This is why I had the sensation when that bull exploded back at me in perhaps the most aggressive bugle I’ve ever witnessed in the field. Though I couldn’t see him, it was as if he bugled so hard that my glorious locks of hair were blowing back like I was standing in a hurricane. He lost his shit on me.

He was closer than I pinned him to be. Much closer, just through some thick brush forty yards in front of me. My elevation guess was perfect. Not so much on distance. If I was trying to be offensive to this bull, he was dang sure offended.

I knocked an arrow and moved into a better shooting position. He chuckled, I chuckled back. He bugled and I cut him off like I was telling bad yo mama jokes. He took everything personal. I picked up a busted branch and began raking a tree. He moved forward and started raking some brush. I could now see the tips of his antlers and the brush getting thrashed.

My bugle was tucked between my legs, I picked it up and threw a gnarly scream over my shoulder to appear further away. Then I raked some brush with the tube. He was throwing a fit, giving off these crazy growler bugles I’ve never heard before out of a bull.

One more bugle I sent out behind me, and he was coming. I dropped the bugle and raised my bow. He was coming in hot, madder than a fat kid with braces. Thirty yards, twenty five yards. I was ready to draw, but needed some cover first. One more step and his head would be behind a tree. Perfect!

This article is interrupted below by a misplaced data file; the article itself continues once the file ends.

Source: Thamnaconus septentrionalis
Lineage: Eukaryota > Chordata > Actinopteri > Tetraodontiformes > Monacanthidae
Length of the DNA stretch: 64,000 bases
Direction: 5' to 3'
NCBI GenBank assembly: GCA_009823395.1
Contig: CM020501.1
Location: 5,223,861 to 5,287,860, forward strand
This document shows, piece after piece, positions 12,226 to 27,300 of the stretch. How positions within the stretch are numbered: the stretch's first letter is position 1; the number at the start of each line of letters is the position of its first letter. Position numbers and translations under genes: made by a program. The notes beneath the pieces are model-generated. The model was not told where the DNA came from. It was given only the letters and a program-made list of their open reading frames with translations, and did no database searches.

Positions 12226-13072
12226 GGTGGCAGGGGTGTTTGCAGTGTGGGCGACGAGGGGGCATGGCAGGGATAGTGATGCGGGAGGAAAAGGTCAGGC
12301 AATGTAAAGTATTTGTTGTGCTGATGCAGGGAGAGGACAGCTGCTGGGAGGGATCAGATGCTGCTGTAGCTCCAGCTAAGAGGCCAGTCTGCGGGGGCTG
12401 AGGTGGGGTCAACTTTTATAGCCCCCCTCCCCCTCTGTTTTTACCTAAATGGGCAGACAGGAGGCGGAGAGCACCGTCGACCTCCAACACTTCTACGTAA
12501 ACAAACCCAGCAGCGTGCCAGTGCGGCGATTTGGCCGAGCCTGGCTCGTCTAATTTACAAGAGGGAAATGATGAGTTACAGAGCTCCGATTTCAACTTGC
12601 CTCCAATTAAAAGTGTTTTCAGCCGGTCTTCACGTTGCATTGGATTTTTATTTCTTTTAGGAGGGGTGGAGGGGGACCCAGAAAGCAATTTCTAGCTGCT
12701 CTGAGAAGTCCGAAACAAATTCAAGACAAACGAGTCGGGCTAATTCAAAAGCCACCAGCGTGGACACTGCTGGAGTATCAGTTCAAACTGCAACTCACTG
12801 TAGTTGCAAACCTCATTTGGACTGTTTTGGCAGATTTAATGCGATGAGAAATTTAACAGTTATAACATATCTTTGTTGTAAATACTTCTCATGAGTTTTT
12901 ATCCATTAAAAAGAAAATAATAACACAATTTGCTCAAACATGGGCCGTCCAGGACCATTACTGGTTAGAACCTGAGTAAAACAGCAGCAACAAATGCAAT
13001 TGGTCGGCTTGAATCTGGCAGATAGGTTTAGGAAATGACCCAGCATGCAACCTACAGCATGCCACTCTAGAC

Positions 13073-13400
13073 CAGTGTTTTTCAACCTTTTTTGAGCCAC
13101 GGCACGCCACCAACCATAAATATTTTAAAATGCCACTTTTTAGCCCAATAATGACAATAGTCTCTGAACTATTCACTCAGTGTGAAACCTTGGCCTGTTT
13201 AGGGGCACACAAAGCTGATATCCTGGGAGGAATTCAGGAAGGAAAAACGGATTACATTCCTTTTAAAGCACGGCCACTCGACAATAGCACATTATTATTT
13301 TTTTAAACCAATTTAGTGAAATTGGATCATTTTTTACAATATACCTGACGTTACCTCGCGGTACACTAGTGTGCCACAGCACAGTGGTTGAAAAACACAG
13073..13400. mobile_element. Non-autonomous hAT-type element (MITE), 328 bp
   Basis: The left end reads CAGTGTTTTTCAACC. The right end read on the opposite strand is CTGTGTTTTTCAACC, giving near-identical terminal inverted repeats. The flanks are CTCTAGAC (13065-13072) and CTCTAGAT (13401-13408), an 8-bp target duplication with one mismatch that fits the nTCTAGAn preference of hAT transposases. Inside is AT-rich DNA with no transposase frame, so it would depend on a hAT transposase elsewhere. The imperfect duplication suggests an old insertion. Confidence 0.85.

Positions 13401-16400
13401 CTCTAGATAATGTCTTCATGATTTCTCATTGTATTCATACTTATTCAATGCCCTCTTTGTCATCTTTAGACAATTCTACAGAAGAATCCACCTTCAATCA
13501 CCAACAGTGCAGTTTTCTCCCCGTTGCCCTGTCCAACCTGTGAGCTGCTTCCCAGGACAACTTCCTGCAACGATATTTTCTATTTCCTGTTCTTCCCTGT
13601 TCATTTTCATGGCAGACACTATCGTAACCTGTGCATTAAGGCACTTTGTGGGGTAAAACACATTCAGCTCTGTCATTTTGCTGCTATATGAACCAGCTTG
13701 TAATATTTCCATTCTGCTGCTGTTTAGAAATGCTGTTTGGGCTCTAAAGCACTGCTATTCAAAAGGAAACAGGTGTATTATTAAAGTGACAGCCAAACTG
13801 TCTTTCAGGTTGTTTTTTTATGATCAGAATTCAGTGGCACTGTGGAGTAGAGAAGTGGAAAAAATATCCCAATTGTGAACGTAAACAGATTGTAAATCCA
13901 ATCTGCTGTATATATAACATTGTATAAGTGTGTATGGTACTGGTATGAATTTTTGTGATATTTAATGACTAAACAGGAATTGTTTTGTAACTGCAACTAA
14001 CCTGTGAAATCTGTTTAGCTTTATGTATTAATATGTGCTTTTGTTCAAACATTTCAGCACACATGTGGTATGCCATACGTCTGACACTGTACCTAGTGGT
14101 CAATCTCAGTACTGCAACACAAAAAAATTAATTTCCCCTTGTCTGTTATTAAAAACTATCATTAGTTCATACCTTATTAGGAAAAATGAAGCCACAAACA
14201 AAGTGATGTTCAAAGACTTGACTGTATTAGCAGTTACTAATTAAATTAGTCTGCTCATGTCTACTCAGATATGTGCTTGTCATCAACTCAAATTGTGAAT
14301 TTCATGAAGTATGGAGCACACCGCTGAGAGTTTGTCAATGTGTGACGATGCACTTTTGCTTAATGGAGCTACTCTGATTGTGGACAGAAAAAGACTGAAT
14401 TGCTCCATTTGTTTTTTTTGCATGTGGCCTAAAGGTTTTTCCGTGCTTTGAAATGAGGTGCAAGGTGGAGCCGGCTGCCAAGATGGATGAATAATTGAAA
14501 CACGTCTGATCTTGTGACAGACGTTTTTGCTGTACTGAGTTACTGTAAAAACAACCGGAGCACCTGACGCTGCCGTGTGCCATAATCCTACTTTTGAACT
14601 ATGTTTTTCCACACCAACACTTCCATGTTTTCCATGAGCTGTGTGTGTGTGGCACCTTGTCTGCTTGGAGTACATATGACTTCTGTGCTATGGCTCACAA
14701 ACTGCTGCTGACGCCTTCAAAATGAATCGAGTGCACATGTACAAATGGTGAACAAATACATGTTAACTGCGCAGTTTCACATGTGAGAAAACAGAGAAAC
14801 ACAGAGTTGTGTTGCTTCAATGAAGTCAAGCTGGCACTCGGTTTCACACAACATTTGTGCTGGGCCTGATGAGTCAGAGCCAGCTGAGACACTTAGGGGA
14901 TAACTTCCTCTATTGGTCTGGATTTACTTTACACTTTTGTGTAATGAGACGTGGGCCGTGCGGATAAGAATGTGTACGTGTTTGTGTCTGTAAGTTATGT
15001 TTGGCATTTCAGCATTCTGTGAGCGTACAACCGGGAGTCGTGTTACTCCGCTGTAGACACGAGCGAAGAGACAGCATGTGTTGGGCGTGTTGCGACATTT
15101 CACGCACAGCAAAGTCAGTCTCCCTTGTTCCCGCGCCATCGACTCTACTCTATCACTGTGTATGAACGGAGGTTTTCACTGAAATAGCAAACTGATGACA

I began to draw back. It was an easy shot, even for a moron like me. I was shaking with excitement and wish I had it on film somehow. However, he didn’t stop behind the tree like I thought he would. He noticed the movement of my draw and stopped. I had no shot as we stared each other down. I was drawn, he was alert.

Unsure of what it was he saw, he slowly turned around and headed back to the brush. He gave me another ornery bugle as he disappeared. I released the tension on my bow, shaking and still full of adrenaline. I grabbed the bugle and let off a bugle, as if I was disappointed he left. He again responded, but he was on the move now. Fifty yards, gaining another thirty each bugle, straight up the mountain.

For the next hour I pursued him up this mountain. I resorted to lip buzz bugles and continued getting responses. He kept moving. He didn’t know what he saw, but he knew he didn’t like it.

The bull crested the ridge and headed down the other side. He was gaining ground on me quick. I finally reached the ridge and bugled. No response this time. I sat down and took the monkey off my back. You know, the hunting pack.

I checked OnX again. I was three and a half miles in and sitting at 4,400 ft elevation. The September sun was starting it’s descent in the west. I sat for an hour, periodically throwing cow calls and a couple of bugles out. He had completely retreated. Out of my life forever.

The hike out of there was unique. I think I found the steepest slope in Idaho thinking it was a short cut back to the truck. Sliding on my butt helped, sometimes I even did it on purpose. It was dark when I saw the truck, finally. Six miles solo and an epic elk battle, here are some key take-aways.